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5+ Year Nightmare - Superficial Dorsal Vein Thrombosis

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Hi all,

My name is Jared and I'm 30. I am writing this post not just to help me rationalize pursuing a surgical treatment option, but also to help anyone else who has found himself trawling this forum while hoping to understand this cruel condition that is sometimes misdiagnosed as Peyronie's or can actually cause Peyronie's. My experience so far has led me to the same doctors, treatment options, and academic resources that I have seen mentioned here.

In late 2017/early 2018, I was under a lot of stress at work. Over a period of about two weeks, I had a recurring episode where as soon as I attempted to fall asleep, I'd have a full body spasm where my veins would constrict and my heart would race (I have no underlying conditions and am physically fit). This happened maybe 5 or 6 nights then never happened again. During these episodes, my penis would become so rigidly erect and so hard that it would be somewhat painful. Once, maybe twice, I masturbated. Everything was so constricted that my ejaculate was like a high-speed projectile. Something was obviously wrong, but these nighttime episodes subsided. Just days after my sleep normalized, I noticed a tingling sensation while urinating. Within a month or so, my superficial dorsal vein had become hard and cordlike--textbook thrombosis (blood clot).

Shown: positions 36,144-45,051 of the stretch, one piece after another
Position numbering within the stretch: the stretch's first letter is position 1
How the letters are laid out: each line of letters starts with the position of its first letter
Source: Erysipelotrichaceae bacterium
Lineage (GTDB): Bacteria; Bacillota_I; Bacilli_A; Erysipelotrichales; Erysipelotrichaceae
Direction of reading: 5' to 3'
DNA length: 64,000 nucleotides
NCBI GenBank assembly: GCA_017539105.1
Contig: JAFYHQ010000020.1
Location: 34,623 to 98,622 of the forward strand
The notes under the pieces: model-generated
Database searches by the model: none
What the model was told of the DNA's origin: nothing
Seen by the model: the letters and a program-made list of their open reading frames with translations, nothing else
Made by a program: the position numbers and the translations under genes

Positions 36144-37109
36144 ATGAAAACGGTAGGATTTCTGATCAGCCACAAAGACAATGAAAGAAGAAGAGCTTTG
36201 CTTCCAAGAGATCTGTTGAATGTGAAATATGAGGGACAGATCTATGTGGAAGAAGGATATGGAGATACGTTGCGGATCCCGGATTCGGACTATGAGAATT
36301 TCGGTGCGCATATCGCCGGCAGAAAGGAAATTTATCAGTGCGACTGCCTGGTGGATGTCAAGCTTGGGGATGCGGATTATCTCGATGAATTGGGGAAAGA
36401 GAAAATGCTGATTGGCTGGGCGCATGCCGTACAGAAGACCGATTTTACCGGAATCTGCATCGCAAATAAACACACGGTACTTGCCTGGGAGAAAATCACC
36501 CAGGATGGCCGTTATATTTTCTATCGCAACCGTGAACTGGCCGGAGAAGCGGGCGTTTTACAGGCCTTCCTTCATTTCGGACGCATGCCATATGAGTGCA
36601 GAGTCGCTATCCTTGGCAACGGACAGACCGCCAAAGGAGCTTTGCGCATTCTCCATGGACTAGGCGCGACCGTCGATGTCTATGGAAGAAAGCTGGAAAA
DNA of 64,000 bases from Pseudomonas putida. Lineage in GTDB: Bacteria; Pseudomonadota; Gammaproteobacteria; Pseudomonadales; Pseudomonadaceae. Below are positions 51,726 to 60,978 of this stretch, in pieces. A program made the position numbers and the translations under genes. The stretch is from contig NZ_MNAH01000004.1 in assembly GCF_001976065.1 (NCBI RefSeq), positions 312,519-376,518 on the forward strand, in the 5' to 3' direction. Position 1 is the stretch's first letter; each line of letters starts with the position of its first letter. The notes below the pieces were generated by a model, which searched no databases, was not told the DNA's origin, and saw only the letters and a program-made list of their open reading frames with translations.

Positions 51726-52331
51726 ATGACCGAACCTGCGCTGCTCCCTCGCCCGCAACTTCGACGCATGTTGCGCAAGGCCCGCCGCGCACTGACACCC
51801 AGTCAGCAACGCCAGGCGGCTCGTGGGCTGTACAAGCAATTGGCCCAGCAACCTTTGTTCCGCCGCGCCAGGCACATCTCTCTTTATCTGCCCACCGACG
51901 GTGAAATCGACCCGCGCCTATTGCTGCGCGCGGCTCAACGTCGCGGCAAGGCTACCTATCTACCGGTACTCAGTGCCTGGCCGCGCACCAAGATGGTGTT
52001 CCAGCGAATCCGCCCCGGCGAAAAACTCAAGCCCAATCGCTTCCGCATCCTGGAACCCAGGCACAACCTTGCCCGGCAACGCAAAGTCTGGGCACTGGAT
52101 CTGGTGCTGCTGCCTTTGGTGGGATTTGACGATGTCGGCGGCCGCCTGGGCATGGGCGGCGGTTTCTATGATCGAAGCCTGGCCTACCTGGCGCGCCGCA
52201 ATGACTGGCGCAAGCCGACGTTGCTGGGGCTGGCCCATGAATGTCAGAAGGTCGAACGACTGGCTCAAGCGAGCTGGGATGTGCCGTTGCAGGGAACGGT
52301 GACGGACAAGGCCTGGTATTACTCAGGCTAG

I suppose you could draw the "cause" of this to a short bout of Mondor's Disease triggered by traumatic stress. There were no other risk factors aside from the fact that I probably had not had sex or masturbated for several weeks up to that specific point in time (some studies offhandedly mention prolonged abstinence as a risk factor). I don't consider the Mondor's diagnosis important since it is not / has not been chronic.

There was initially no issue with any functions, comfort, sensation, really no concern at all. But, as weeks turned to months and I realized that it was not going to "spontaneously resolve," I started to get nervous. The hardness and rigidity of the vein (on the top of the penis) while erect was pulling my penis toward my belly button with great force. This was starting to noticeably alter the angle of the mid-point of the shaft, as well as the angle of base to shaft. Still, well over a year passed, sex was fine though the angles were changing slightly, masturbation was normal though sometimes a little more sensitive than usual, sometimes there was some dull pain, but there was really no impact on my life.

In 2019, I ended up in an Urgent Care for some other freak injury, and mentioned it to the doctor. She said well it does sound like a blood clot but that type of thing is extremely rare for your age group, so here's a referral to a Urologist in Chicago.

I went to the Urologist and the PA was like "Let me get this straight, you're here because you got super hard-ons and now you think you have a blood clot?" And I responded yes, please send in the doctor. The doctor arrived, I tried to unpack my story regarding changes in curvature and my fear that this could turn into something more serious. He tried to feel for the vein while flaccid (I'm a grower), and proclaimed that it wasn't a blood clot, I had Peyronie's, but that I was in luck, because one of the best Peyronie's doctors in the world was based in Chicago in his Urology group.

With crazy luck, I was able to see Dr. Larry Levine in Chicago just one month later. I see him mentioned all over this forum and I have a lot of respect for him.